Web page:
|Title:||Snake River runs of salmon and steelhead trout: collection and transportation experiments at Little Goose Dam, 1971-74|
|Author/Editor:||Wesley J. Ebel|
|Institution:||Northwest Fisheries Center Processed Report, November 1974. National Marine Fisheries Service. Seattle, Washington|
The National Marine Fisheries Service has been conducting transportation experiments since 1965 to find ways of reducing downstream losses of Snake River populations of juvenile Chinook salmon Oncorhynchus tshawytscha and steelhead trout Salmo gairdneri. Since 1970, we have been concentrating on an experiment where migrating juvenile salmon and steelhead trout are collected at Little Goose Dam and transported to two locations downstream from Bonneville Dam.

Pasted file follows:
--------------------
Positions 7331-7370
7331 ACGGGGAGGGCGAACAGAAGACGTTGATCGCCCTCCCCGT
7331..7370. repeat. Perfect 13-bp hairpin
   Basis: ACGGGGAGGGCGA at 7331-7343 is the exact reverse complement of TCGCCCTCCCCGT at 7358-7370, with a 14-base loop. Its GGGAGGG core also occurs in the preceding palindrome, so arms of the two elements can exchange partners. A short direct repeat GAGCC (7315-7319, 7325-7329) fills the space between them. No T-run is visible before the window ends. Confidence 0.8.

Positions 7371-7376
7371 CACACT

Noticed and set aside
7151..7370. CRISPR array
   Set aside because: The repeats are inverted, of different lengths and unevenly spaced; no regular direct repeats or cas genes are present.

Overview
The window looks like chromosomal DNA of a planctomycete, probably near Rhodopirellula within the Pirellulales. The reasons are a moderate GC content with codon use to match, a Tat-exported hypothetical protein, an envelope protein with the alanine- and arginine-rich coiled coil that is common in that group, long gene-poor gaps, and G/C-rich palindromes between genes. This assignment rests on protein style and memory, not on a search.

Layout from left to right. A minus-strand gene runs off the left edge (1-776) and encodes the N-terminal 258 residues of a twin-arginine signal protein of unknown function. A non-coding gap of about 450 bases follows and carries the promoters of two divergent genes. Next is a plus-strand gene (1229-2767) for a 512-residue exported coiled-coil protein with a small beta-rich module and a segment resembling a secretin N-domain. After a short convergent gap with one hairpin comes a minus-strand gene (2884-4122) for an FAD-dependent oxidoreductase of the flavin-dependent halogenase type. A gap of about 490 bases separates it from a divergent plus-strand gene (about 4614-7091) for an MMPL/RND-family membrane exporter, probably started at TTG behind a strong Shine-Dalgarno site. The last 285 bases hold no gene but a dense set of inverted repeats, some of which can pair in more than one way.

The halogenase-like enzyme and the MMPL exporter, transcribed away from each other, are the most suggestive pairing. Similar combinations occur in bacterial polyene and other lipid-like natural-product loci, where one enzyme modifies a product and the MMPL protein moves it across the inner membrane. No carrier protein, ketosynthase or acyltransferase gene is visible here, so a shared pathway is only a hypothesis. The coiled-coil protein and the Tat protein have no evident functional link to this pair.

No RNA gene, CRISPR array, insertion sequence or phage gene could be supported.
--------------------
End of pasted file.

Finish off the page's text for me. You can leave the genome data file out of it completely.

The experiment is designed to determine the effect of transportation on homing and survival. Data summaries indicate that survival of both Chinook and steelhead can be increased by collection and transportation. The percentage increase in survival varies from year to year depending on river conditions. During years when survival of natural migrants was very low, we had correspondingly low survival of our control release, and the percentage benefit from transport was greatest. For example, in 1973, when survival estimates indicated an all time low survival rate for both juvenile Chinook and steelhead migrants, transport/control ratios were the highest (22:1 for Chinook; 23:1 for steelhead) recorded to date.